Our Netflix queue is mainly my responsibility because I'm such a nut about movies. But lately my choices have been, shall we say, less than desirable. Sometimes I wonder what I was thinking when I ordered the latest movie we're trying to get through (and so does my husband.) Or I don't remember ordering it at all. But that's another story.

Last night was different.

I'm a huge "Columbo" fan. My husband knows every episode by heart. I love watching them again and again on Netflix. But let's face it: "Columbo" would not have been as successful as it was without the amazing talent of Peter Falk.

I always got a kick out of Falk's portrayal of the disheveled homicide detective you knew would solve the crime by the end of the hour. And despite the gritty task of looking for the murderer, Falk somehow brought a comedic genius that added a surprising layer to his character.

That's not an easy thing to do.

His comedic talent was also evident in the roles he played in movies, such as "It's a Mad, Mad, Mad, Mad World" and "Pocketful of Miracles."

But in last night's movie "A Storm in the Summer" (2000) I saw a more serious side to Peter Falk.  The story is about an old Jewish shop owner named Abel Shaddick (Falk) who became bitter after his 19-year-old son was killed in World War II. The story begins as Shaddick suddenly finds himself responsible for a young black boy that his philandering nephew (Andrew McCarthy) promises to sponsor after meeting the beautiful and wealthy Gloria (Nastassja Kinski) at the local country club.  Shaddick flatly refuses to take the boy in when he learns that his nephew plans to skip town.

Based on a story by Rod Serling you can feel Serling's steady hand as he weaves his characters through bigotry, ageism and the consequences of war during the main characters two weeks together in the summer of 1969.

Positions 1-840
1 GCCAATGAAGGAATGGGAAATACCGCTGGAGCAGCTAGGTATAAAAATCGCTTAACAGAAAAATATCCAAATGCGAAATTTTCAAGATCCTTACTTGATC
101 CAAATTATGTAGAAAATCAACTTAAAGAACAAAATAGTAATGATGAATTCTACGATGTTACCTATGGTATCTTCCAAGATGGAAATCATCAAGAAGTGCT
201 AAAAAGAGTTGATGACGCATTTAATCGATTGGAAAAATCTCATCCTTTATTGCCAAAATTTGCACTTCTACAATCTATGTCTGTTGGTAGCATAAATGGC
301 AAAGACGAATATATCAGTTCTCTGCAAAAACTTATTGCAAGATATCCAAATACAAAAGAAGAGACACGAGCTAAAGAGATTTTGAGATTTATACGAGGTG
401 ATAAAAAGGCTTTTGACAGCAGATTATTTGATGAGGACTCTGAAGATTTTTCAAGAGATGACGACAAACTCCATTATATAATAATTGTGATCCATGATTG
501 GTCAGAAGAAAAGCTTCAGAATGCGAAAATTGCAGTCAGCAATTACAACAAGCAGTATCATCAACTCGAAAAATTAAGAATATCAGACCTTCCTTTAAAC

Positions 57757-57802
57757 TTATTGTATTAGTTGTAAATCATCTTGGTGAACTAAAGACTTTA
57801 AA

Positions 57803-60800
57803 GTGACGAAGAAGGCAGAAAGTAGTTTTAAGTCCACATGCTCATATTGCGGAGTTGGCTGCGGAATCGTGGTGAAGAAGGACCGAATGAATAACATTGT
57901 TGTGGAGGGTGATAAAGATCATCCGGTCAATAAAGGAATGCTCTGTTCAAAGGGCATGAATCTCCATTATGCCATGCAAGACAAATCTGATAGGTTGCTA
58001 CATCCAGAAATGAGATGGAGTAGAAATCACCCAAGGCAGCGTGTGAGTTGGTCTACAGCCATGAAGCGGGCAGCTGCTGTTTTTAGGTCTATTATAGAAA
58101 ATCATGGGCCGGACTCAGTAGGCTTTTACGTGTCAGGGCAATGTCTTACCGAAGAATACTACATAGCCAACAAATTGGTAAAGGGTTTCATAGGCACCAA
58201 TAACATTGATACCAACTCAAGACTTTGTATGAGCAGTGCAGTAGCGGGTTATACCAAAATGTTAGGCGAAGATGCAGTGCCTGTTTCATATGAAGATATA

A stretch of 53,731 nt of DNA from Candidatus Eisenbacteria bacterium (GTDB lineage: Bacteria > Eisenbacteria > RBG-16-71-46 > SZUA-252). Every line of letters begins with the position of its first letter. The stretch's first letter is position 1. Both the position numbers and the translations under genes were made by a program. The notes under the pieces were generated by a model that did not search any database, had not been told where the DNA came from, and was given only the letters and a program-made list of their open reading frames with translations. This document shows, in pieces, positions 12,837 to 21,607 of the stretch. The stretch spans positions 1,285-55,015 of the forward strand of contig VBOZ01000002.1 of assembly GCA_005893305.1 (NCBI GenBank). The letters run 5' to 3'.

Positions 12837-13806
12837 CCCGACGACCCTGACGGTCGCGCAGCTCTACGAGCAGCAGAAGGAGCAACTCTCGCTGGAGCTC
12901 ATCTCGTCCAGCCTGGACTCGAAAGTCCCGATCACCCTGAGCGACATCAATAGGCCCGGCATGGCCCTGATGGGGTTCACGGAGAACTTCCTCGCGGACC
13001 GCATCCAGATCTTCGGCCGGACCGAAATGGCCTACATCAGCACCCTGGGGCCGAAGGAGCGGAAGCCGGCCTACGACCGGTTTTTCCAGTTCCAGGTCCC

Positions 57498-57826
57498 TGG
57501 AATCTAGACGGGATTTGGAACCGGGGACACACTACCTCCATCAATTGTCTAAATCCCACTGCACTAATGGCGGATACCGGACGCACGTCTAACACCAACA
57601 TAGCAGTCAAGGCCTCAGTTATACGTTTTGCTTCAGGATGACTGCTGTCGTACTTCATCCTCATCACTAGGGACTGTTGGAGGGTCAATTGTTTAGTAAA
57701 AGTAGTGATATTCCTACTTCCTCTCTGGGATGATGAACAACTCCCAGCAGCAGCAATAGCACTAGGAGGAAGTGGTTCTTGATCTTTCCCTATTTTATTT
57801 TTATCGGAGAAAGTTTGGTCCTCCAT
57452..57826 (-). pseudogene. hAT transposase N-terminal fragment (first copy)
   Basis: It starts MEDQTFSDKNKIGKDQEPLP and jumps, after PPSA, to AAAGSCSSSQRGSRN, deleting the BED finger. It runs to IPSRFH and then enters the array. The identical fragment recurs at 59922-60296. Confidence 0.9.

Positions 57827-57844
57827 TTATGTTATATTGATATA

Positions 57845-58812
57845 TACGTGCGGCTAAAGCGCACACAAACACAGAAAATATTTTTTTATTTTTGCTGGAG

Back in Harlem, the little boy Herman D. Washington (Aaron Meeks) packs his suitcase according to his grandmother's (skillfully played by Ruby Dee) instructions. She tells Herman to have fun but to be polite at all times. After giving Herman his final instructions at the bus station, the two silently embrace and then she walks away. (This is when I had tears in my eyes. It was a lovely scene.)

When Herman arrives at his destination he patiently waits for his sponsor to arrive, watching the other white children leave one by one with their sponsors. A smart boy, Herman glances over at the obnoxious-looking Stanley and instinctively knows that the man is up to no good. Stanley begins a conversation by telling Herman that he has urgent out-of-town business and instructs Herman to walk across the street to the deli where his uncle is waiting for him.  Herman, in disbelief, brushes Stanley aside and walks out the door.  

And so the story begins.

As the story unravels we watch an old man and a young child dance around each other as they learn that they have much more in common than either of them realized. Without giving too much away this a sweet story that's given a light touch under the beautiful direction of Robert Wise ("West Side Story", "Sound of Music".)

If you need a break and are looking for a nice, feel-good movie I recommend watching "A Storm in Summer".

A Storm in Summer (2000, 94 minutes): Starring Peter Falk, Andrew McCarthy, Natassja Kinski, Aaron Meeks, Ruby Dee. Directed by Robert Wise. Written by Rod Serling.

Cathy Chester blogs at An Empowered Spirit, which won third prize in Healthline’s Best Health Blog Contest in 2014, was named #2 of the “Top 10 Social HealthMakers in MS” by Sharecare “ and received a nomination for the past 3 years as WEGO Health’s Best in Show Blog. She is a contributor for The Huffington Post as well as a blogger for MultipleSclerosis.net and Boomeon. Her work has appeared in numerous publications including Midlife Boulevard, BetterAfter50, Erma Bombecks’ Writers Circle, The Friendship Circle and Woman at Woodstock.